The largest study of its kind has revealed the impact of THC on driving impairment, with potential implications for current drug laws.
A two-year randomised trial, conducted at the Center for Medicinal Cannabis Research (CMCR) at University of California San Diego School of Medicine, has found no relationship between blood THC concentrations and driving performance.
Researchers recruited almost 200 regular cannabis users to consume different levels of delta-9-tetrahydrocannabinol (THC), the intoxicating compound in cannabis, or a placebo, immediately before a series of driving simulation tests over several hours.
Eighteen states in the US have now legalised cannabis for recreational use, 13 have decriminalised its use and 36 have medical cannabis laws, provoking questions about how cannabis may affect the abilities of drivers under the influence.
Compared to participants who took the placebo, the THC group (who had smoked a cannabis cigarette with either 5.9 percent or 13.4 percent THC) displayed significantly diminished ability on a Composite Drive Score (CDS) that assessed key simulated driving variables, such as swerving in lane, responding to divided attention tasks and following a lead car.
However, not all individuals displayed significantly diminished driving skills compared to the placebo group, with researchers concluding that approximately 50 percent could be described as “impaired.”
The comparative decline was sharpest at the 30-minute and one hour-30 minute marks, after inhaling cannabis, then levelled to borderline differences with the placebo at three hours-30 minute mark.
There were no differences found at four hours-30 minutes.
The authors said driving scores did not differ based on THC content of the cigarette, both the 5.9 percent and 13.4 percent groups performed similarly.
The group with the highest use-intensity cannabis in the past six months attained significantly higher blood THC concentrations after smoking, but performed no worse than those with lower THC concentrations, indicating behavioural tolerance.
However, they appeared to compensate by ingesting more THC and performed no better than less frequent users.
The study found no relationship between post-smoking blood THC concentrations and simulator performance.
Co-author Robert Fitzgerald, PhD, professor of clinical pathology at UC San Diego School of Medicine and director of the Toxicology Laboratory and associate director of Clinical Chemistry Laboratory at UC San Diego Health said: “The complete lack of correlation between blood concentrations and driving performance was somewhat surprising. It’s strong evidence against developing ‘per se’ driving under the influence statutes.”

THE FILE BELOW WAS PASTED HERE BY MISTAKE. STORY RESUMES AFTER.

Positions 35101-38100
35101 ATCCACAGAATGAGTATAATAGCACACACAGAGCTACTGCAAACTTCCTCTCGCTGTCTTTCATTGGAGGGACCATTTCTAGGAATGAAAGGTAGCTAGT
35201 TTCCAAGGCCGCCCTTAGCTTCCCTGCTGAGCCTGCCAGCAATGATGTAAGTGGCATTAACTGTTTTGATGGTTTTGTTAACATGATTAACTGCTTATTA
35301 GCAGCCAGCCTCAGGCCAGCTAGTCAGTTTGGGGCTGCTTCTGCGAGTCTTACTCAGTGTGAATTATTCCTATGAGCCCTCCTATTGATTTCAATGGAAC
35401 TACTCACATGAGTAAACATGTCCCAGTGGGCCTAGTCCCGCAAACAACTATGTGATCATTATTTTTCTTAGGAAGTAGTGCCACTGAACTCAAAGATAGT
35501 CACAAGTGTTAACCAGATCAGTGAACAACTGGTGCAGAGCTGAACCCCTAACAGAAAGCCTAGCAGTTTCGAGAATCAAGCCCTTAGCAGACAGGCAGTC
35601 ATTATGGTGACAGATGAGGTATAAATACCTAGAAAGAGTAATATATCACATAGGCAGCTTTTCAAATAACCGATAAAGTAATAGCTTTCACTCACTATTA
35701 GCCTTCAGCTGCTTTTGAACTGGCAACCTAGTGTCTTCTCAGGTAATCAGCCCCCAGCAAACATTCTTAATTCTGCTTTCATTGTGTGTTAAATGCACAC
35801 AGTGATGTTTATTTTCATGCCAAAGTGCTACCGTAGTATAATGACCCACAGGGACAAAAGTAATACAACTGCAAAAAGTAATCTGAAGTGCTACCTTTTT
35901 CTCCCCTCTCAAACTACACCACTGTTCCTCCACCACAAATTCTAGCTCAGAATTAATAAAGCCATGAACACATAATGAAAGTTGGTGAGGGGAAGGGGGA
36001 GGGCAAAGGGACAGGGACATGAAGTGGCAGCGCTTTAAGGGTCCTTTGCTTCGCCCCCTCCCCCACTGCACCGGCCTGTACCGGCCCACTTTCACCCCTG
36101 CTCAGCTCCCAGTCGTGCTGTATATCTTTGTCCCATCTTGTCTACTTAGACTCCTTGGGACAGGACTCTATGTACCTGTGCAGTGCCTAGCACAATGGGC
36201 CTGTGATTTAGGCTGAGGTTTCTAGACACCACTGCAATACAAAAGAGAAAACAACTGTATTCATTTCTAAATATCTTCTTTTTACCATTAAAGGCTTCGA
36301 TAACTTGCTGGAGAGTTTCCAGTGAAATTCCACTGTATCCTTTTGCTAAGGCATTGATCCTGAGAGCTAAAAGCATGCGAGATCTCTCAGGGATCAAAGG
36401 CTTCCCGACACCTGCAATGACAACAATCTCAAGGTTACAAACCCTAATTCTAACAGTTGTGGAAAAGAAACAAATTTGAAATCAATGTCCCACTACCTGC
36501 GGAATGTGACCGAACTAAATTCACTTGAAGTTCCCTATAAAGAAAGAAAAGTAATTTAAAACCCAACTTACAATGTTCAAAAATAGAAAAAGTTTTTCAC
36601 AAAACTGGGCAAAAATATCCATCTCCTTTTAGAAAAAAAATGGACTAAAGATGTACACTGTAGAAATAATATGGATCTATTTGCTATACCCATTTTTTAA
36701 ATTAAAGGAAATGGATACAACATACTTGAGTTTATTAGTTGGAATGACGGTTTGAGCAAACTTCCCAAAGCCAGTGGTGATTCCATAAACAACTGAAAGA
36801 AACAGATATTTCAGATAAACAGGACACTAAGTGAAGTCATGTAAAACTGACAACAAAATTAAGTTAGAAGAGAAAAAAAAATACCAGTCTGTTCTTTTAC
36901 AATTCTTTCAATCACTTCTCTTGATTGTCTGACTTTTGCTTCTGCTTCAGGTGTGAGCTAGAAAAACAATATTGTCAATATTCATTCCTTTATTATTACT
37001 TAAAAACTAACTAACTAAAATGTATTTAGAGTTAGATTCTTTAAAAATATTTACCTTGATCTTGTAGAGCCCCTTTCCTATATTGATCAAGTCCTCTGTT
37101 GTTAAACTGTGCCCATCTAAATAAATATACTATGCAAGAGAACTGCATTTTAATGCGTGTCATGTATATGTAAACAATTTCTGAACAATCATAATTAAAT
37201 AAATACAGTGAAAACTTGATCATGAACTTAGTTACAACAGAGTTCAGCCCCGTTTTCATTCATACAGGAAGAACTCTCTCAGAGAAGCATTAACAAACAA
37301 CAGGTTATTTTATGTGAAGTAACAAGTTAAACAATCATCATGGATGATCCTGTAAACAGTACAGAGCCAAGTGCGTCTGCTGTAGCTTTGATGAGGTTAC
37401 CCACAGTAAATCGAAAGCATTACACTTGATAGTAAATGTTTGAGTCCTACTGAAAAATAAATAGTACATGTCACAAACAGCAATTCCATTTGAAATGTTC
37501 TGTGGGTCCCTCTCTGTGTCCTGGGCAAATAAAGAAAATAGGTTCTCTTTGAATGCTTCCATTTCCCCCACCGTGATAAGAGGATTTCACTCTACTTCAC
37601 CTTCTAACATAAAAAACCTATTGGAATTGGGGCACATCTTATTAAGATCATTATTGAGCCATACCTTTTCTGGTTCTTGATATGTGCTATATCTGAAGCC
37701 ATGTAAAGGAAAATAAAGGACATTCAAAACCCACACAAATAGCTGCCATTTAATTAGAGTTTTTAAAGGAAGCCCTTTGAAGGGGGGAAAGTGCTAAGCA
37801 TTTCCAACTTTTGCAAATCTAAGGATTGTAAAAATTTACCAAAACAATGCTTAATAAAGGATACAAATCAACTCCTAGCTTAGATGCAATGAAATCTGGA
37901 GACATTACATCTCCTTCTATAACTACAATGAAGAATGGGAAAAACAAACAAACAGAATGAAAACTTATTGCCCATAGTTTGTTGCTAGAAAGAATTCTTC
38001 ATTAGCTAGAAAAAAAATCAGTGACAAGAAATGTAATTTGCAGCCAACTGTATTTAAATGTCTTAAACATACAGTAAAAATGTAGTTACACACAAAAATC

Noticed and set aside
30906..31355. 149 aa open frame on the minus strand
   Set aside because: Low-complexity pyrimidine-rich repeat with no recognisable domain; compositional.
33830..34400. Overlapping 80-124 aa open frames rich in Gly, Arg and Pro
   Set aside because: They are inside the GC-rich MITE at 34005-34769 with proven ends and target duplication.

“These laws establish a statutory violation if a legal standard is breached, such as blood-alcohol concentration in driving under the influence laws.
The findings, say the authors, indicate that cannabis use resulted in diminished driving ability, but when experienced users controlled their intake, impairment could not be inferred based on THC content of the cigarette, behavioral tolerance or THC blood concentrations.
California State Assembly member Tom Lackey, commented: “This groundbreaking research indicates that cannabis use does impair driving ability, but factors differ from alcohol.
“For example, these data show that per se laws for THC levels are not supported scientifically. It also underscores the need for further research on this topic. Policymakers still need a better understanding of the effects of different ways of consuming higher concentration products to charter a path forward.”
The authors wrote that future research should address factors such as individual biologic differences, personal experience with cannabis and cannabis administration methods in relation to driving impairment.
These findings are in keeping with other research, published last year, which found that THC in blood and saliva are poor measures of cannabis impairment.
Researchers at the University of Sydney’s Lambert Initiative analysed all available studies on the relationship between driving performance and concentrations in blood and saliva of THC.
For infrequent, or occasional cannabis users, some significant correlations between blood and oral fluid THC concentrations and impairment were observed. However, the researchers note that most of these relationships were “weak” in strength.
No significant relationship between blood THC concentration and driving performance was observed for ‘regular’ (weekly or more often) cannabis users.
How THC and CBD work together in the brain – new study
New findings on how CBD and THC – the psychoactive compound in cannabis – affect the brain when administered together, could help to develop new cannabinoid therapeutics, scientists say.
A study has investigated the impact on the brain of CBD and THC, both as separate entities and when co-administered.